Posted on: May 7, 2020 Posted by: Aaron_George Comments: 0

The London underground has always produced some of the most provocative artists known around the world, and this spring, it’s offering us another soul-searcher with a talent for making impeccably eclectic music in Bloom’s Taxonomy. Bloom’s Taxonomy is a solo project dedicated to exploring the depths of the modern ambient beat, and in his new record Bitter Lake, he takes a uniquely British approach to his mission. There are more than a couple of really stirring experimental EPs out this May, but if you’re looking for something guaranteed to throw you a curveball, I don’t think you’re likely to hear anything quite as rousing as what this artist includes in the masterfully meticulous Bitter Lake.

Although steeped in electronic aesthetics, the tonality of the instrumentation in “Spominiks,” the title track, “Taurus-Littrow” and “Balconies” is spot-on amazing. Even the synthesizers sound particularly warm, not to mention about as far away from tinny artificiality as you can get without going acoustic. Industrial beats have their place in today’s musical climate, but in the case of Bitter Lake, it was smart of Bloom’s Taxonomy to keep them out of the picture altogether.

There isn’t a lot of extra space in this master mix, and yet there’s never a point in tracks like “Burgess Park” or “Love and Grace Machine” in which we are made to feel suffocated by the stoic discharge of grime. Bass, drums, keys and synths can all act as ingredients for a deadly ambient cocktail, and by utilizing them as cleanly and efficiently as he did on this occasion, Bloom’s Taxonomy was able to avoid a lot of the pitfalls commonly associated with musical excess. He shows no interest in over the top theatrics here; only expanding upon concepts as he conjures them up, seemingly in real time.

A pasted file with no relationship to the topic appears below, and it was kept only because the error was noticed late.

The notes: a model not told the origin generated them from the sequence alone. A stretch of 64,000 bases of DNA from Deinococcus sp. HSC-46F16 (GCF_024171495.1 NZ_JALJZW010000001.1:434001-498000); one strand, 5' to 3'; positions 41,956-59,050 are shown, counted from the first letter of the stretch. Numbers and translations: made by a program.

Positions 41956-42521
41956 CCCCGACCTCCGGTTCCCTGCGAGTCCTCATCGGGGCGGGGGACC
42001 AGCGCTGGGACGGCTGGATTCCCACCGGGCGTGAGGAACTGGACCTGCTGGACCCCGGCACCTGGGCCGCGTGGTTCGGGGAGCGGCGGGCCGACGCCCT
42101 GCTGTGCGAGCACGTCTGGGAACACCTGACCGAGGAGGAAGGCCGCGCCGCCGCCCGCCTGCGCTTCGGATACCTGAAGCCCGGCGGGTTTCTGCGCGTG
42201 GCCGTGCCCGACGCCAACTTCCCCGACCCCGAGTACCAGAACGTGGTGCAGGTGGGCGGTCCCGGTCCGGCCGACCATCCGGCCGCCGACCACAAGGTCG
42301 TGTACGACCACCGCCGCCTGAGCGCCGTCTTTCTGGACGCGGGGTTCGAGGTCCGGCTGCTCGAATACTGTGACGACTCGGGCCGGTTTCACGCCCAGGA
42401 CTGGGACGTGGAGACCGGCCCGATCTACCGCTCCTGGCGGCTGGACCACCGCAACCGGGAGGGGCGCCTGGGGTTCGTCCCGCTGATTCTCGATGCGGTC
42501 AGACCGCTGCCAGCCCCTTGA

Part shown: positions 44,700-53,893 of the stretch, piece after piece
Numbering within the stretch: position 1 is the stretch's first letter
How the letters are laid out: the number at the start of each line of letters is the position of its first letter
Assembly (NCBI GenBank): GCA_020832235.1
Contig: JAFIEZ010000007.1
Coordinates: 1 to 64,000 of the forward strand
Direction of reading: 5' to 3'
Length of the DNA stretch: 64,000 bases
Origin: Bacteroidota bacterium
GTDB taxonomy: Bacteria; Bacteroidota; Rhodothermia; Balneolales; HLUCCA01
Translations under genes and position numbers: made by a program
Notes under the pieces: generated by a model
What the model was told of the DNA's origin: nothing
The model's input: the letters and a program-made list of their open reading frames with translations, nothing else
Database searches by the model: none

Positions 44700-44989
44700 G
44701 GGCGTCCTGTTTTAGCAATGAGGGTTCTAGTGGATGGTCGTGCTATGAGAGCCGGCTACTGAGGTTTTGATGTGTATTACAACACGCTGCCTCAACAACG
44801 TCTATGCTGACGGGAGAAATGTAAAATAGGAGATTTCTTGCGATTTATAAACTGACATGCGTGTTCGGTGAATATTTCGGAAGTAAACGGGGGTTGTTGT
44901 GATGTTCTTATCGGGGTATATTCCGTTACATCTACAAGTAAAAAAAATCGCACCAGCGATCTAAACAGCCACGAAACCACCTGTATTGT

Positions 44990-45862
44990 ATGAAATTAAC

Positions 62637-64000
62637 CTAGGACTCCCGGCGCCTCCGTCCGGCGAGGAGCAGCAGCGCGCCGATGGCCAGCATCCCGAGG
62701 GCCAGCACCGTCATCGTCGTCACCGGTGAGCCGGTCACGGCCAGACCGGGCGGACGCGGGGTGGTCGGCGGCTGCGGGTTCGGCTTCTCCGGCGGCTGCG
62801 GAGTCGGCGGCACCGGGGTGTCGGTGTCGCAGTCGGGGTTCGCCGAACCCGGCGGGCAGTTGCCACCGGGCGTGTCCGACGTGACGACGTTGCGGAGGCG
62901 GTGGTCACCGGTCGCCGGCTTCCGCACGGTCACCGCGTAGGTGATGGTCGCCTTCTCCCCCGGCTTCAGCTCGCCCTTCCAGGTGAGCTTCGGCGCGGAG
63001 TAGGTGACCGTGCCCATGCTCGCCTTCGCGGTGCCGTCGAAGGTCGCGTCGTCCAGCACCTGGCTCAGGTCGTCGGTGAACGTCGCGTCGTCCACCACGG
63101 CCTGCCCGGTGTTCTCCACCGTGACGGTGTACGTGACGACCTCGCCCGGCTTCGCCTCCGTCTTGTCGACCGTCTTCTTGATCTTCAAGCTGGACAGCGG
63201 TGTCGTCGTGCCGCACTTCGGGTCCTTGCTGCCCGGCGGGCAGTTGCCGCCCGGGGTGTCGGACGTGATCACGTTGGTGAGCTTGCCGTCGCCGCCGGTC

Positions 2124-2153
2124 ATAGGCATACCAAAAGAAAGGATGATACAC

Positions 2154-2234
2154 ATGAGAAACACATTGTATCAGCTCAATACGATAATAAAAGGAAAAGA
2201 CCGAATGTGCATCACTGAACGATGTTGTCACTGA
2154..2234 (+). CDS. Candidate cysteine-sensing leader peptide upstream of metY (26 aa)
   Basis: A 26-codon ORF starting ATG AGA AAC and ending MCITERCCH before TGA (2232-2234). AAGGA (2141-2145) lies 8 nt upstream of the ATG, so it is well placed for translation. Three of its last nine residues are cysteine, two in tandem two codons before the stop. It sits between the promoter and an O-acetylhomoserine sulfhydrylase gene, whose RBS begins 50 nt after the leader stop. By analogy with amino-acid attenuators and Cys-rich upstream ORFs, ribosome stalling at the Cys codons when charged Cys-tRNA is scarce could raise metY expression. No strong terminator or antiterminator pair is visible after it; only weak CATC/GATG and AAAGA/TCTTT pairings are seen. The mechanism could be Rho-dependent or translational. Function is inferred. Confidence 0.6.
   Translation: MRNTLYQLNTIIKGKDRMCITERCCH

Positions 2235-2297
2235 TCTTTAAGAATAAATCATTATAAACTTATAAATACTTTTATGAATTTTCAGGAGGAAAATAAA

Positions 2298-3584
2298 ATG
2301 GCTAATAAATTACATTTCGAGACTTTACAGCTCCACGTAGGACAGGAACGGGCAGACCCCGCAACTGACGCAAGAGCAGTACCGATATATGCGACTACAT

There are some slight jazz influences in “Taurus-Littrow” and “Balconies” that I would love to hear Bloom’s Taxonomy experiment a little more with in the future. Right now, there’s a lot of different directions in which he could push the ambient style of play that he’s produced in Bitter Lake, but above all else, his mathematical treatment of harmonization is something he really needs to try exploiting more. It could absolutely yield some tremendous artistic breakthroughs on his end, which in turn would shine a bit more of the spotlight on the London scene’s upcoming exports in general (always a good thing).

It’s not something that will meet the needs of everyone’s taste, but for the audience Bitter Lake was tailor-made for, listeners cannot afford to miss out on what Bloom’s Taxonomy has to say here. Ambient music has come a long way from the early days of experimentalist basement tapes that rose to the surface as early as eight decades ago, and thanks to performers like Bloom’s Taxonomy, its continued growth can is assured through yet another era of popular music. This artist has made a believer out of me, and after this record finds a home left of the dial this summer, I think the same will be true for other indie connoisseurs.

Kim Muncie 

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